Strafford County House of Corrections Implements New Inmate Assistance Programs

By Rachel Leber

DOVER, N.H. — The Strafford County House of Corrections (SCHC) in Dover started three new inmate assistance pilot programs in September. The pilot programs are in collaboration with three local nonprofits and include one program for incarcerated inmates and two programs designed to prevent inmates from returning to prison.

The first program is an intensive voluntary eight-week intensive outpatient services program (IOP) for inmates suffering from addiction-related and mental health issues. This program is a collaboration with the Southeastern New Hampshire Alcohol & Drug Abuse Services in Dover, which is located right next to SCHC, according to Carrie Lover Conway, MSW, criminal justice programming coordinator at SCHC.

The IOP program consists of classes that take place three hours a day, three days a week for the duration of the eight-week program. Additionally, each individual is allotted one hour per week of individual counseling. SCHC is piloting the first program in the women’s unit with seven women, the class size to remain about the same moving forward, according to Conway. The program will not cost the county any money to run as the program is state-funded.

The second pilot program is a voluntary education program in collaboration with the SOS Recovery Community Organization (SOS) in Dover. This program will be offered to inmates 30 days before release. SOS approached the SCHC and asked if they could implement this program, and SCHC was very happy to do so, according to Conway. Inmates participating in the program will receive training to use naloxone as well as a naloxone kit to take with them upon release.

The pilot programs are in collaboration with three local nonprofits and include one program for incarcerated inmates, and two programs designed to prevent inmates from returning to prison.

Additionally, the program will give inmates the support of SOS staff as well as peer support in the community upon release. “When these inmates are released, we don’t want them go back to their old scenes and situations that landed them in jail in the first place,” said Conway. “The goal of the program is to offer them resources and reintroduce them to new friends with sobriety once they are released.”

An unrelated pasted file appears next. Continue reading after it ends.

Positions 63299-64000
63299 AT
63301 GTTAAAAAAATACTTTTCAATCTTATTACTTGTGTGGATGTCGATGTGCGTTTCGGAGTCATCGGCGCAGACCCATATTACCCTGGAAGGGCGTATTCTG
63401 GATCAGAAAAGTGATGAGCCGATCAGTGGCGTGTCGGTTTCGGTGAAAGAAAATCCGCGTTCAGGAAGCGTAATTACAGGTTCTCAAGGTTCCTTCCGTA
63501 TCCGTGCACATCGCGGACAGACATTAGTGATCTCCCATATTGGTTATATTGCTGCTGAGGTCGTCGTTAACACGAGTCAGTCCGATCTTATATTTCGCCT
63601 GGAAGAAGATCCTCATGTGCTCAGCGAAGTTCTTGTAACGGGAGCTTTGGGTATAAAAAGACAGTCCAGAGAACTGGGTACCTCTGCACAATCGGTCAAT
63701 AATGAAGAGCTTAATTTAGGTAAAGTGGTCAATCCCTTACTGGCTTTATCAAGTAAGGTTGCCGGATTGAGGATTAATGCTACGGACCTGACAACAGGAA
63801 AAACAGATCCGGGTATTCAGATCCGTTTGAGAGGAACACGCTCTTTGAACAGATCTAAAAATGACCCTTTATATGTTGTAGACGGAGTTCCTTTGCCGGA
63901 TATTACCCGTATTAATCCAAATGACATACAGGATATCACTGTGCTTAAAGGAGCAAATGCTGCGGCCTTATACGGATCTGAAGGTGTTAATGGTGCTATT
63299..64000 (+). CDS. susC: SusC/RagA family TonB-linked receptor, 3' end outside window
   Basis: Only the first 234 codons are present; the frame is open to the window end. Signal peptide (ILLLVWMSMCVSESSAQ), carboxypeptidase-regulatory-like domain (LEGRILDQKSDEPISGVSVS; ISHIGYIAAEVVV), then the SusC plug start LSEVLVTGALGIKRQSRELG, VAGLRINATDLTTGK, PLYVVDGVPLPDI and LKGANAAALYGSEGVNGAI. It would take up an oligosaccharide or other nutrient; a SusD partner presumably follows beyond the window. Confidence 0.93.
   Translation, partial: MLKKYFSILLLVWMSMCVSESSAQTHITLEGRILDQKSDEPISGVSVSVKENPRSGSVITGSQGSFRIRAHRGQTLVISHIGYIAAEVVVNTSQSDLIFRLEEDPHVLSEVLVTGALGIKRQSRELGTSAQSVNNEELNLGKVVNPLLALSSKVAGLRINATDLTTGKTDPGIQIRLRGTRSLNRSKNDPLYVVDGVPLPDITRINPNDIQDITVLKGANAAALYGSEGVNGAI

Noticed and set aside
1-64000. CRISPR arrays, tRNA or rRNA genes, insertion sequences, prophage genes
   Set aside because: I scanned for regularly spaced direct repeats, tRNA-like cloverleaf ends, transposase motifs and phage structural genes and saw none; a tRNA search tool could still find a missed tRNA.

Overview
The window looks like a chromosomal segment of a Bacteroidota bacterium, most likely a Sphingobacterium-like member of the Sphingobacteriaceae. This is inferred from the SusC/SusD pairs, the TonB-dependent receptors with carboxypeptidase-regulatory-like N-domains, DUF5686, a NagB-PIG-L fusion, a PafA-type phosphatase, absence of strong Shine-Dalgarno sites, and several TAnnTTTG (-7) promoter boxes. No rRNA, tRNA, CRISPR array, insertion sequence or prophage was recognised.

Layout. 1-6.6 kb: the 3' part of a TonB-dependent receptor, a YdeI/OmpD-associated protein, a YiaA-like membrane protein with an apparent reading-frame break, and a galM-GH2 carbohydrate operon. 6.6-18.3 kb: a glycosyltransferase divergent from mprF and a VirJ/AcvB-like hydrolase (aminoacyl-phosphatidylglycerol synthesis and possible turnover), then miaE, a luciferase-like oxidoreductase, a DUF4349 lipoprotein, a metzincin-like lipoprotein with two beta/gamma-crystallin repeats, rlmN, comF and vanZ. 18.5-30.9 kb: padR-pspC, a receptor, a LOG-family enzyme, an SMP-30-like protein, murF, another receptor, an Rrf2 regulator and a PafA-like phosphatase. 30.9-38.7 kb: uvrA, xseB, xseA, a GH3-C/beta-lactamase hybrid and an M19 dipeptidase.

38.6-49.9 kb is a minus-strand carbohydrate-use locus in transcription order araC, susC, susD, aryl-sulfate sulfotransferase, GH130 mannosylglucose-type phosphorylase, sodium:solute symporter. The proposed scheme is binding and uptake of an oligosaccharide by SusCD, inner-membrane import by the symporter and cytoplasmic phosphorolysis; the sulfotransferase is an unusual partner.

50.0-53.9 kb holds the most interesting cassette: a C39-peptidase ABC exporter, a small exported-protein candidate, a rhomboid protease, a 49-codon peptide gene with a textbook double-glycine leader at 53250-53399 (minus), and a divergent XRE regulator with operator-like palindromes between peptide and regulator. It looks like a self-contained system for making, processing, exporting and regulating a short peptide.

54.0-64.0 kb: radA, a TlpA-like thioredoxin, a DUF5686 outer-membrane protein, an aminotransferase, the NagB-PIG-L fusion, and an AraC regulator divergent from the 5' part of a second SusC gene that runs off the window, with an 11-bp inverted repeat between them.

The final program is the Medication Assisted Treatment Re-Entry Program (MAT) and is a collaboration with the Portsmouth-based Families First Health and Support Center. This program offers injections to released inmates to help them recover from drug addiction. The MAT program began its initial iteration in the spring, offering Vivitrol injections prior to release for opiate addicts.

The program includes consult with a nurse and a substance abuse counselor from the Families First’s mobile health team prior to release, with immediate follow-up with a primary care physician in the community. The initial iteration of the program in the spring showed the county that this service was needed for many different drugs — and not just opiates — which is what the newer pilot program is seeking to do.

“We do a lot of pilot programs in this county,” said Conway. “There is a great deal of state engagement throughout the process in terms of what is working and what is not. With this, we always hope to learn a lot from these pilot programs and shift things going forward accordingly.”

With approximately 420 inmates inhabiting the jail at any given time, the county is hoping to make a real difference when it comes to serving those affected, and are always working towards coming up with solutions to this major problem, according to Conway. “Thank goodness we have the supportive [county] administration that we do, who recognize that we have a problem, and are willing to do something about it,” said Conway. “The attitude of our staff and of the state is very much ‘let’s get creative and do something different.’”